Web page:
This bit of expediency tells us a lot about why the City has lasted as long as it has. It can look both ways at once (supporting, for example, both Parliament and the King during the English Civil War) whilst continuing to prize its own institutional independence. Of course independence is easier when you have at your disposal the colossal resources of the City Corporation, which today are mainly generated through the rental income on its property portfolio. Think of the City Corporation as primary a landlord and developer and you wouldn’t be far off.

Indeed it’s always been business before politics in the Square Mile. And in its ambition to remain above the fray of party politics the City Corporation has, in fact, been largely successful. Of the 125 elected representatives that make up the Common Council 124 of them come mob-handed as Independents. I’m the only councillor representing a party. I was elected in a by-election last year as the Labour member for the ward of Portsoken, one of only four wards in the City where people actually live (the electorate in the other nineteen wards is made up largely of office workers).

“I suppose you want to abolish us?” I am asked by a fellow councillor as we are milling around after a meeting, “I suppose, if you had your way, you’d cancel the Show and use the money to accommodate Syrian refugees in the City or something like that.”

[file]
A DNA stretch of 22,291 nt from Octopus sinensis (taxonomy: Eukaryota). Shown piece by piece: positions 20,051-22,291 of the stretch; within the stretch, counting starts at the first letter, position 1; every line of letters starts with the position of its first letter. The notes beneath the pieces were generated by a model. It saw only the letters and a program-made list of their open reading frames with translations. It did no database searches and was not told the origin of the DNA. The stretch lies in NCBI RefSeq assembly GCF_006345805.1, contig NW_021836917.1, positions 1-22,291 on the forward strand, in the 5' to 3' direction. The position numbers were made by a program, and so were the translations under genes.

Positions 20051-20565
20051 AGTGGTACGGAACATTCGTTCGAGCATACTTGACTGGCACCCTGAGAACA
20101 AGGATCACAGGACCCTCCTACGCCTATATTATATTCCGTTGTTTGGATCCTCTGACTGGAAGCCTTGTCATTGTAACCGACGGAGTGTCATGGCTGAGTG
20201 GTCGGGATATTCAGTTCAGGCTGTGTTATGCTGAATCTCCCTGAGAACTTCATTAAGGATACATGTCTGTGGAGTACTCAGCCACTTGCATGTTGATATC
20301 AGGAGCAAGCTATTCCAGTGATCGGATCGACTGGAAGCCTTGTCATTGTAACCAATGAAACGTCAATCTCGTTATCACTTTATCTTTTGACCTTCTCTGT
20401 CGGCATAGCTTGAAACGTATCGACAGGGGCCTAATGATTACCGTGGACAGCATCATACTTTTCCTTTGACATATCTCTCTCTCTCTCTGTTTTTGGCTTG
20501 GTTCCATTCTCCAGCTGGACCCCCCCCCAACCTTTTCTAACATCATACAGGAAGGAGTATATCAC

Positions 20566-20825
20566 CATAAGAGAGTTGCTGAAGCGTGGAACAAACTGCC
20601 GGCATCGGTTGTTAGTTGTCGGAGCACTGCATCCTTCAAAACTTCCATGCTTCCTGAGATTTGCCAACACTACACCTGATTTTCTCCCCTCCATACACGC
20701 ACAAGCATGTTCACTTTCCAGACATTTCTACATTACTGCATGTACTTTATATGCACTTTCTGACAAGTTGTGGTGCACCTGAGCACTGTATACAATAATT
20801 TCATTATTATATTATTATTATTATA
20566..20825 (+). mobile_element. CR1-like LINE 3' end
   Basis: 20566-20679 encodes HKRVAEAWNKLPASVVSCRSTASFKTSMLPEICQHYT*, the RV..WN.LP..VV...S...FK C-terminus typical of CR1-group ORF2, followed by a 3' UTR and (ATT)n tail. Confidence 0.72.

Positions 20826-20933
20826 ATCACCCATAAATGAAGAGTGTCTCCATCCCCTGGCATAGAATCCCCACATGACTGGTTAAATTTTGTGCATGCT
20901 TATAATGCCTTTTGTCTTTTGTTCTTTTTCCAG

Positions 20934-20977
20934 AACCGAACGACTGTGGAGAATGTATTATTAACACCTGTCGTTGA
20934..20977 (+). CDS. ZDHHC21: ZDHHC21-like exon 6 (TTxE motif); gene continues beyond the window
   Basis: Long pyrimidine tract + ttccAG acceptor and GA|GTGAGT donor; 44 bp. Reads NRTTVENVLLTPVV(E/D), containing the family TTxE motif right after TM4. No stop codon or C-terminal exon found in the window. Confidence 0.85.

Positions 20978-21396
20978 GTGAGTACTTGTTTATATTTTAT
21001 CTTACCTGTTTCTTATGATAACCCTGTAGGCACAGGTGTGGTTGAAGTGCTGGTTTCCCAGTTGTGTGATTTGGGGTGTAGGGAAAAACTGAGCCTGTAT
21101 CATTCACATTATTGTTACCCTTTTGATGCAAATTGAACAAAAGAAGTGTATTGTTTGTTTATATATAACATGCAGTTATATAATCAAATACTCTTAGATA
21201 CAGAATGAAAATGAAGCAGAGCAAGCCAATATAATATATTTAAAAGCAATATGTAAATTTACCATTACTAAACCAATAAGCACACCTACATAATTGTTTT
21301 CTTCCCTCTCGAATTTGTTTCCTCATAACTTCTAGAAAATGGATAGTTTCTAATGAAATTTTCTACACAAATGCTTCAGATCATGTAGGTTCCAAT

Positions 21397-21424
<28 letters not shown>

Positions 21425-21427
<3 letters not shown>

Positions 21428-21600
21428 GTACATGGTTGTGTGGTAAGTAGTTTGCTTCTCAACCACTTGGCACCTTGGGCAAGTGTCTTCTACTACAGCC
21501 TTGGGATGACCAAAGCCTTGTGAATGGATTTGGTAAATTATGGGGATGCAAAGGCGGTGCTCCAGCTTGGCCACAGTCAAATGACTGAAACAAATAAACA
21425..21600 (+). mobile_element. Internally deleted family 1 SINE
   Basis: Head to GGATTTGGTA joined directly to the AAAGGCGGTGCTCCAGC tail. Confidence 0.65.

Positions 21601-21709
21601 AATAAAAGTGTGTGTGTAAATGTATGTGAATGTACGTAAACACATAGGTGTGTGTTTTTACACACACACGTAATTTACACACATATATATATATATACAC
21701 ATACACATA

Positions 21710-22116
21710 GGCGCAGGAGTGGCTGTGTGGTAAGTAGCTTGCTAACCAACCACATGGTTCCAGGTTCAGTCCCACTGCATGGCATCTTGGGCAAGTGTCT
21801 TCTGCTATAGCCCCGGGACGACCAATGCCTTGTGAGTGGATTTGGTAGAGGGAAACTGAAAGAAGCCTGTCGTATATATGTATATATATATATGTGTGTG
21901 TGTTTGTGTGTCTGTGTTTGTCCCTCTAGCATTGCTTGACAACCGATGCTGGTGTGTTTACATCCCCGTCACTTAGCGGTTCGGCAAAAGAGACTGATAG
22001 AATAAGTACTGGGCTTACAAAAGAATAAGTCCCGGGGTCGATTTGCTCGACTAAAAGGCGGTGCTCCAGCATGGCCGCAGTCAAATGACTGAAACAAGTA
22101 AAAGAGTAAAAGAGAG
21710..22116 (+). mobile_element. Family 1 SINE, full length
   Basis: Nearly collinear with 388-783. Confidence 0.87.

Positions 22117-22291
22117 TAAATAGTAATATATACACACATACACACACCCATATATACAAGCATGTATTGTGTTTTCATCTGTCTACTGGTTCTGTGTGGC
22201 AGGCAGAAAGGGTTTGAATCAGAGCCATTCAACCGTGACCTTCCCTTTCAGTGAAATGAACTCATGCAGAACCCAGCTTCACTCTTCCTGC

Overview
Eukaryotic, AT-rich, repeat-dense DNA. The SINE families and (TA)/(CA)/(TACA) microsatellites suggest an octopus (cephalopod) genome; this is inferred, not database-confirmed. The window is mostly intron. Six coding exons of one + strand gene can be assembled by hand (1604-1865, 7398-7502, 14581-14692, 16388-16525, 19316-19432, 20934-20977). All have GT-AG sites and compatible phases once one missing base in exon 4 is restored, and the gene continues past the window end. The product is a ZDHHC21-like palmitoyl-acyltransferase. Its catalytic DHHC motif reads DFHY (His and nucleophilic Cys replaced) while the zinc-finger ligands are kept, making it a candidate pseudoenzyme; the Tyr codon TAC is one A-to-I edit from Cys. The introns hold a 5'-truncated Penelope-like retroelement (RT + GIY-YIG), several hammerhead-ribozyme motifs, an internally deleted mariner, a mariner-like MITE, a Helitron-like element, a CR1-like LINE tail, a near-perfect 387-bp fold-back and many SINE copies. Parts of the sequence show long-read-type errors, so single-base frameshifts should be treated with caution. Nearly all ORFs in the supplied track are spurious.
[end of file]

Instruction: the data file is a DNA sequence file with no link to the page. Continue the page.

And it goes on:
“On the contrary” I say, equally fantastically, “when I’m Lord Mayor I’ll restore the Show’s status as a celebration of London’s actual workforce. We’ll have junior doctors, hospital workers and care assistants leading the way. We’ll have floats for Living Wage employers together with their office cleaners. We’ll have public transport workers parading with black cab drivers as well as street cleaners, the people who actually keep the London show on the road. And I’ll personally sponsor a float to promote the introduction of the financial transaction tax.”

“I think you’ll find the City of London Cleansing Department already has a float,” he says and disappears. It occurs to me that maybe I went a bit far there with the banter.

When it arrives in the post a few days later I check the Show’s official programme.  It’s true that the cleansing department is in the line up for this year, at float number 67. But so too, I notice, is a one promoting the Worshipful Company of World Traders (between those sponsored by Starbucks Coffee and the property developer that owns Canary Wharf). Where, I wonder, do these World Traders stand on the Financial Transaction Tax?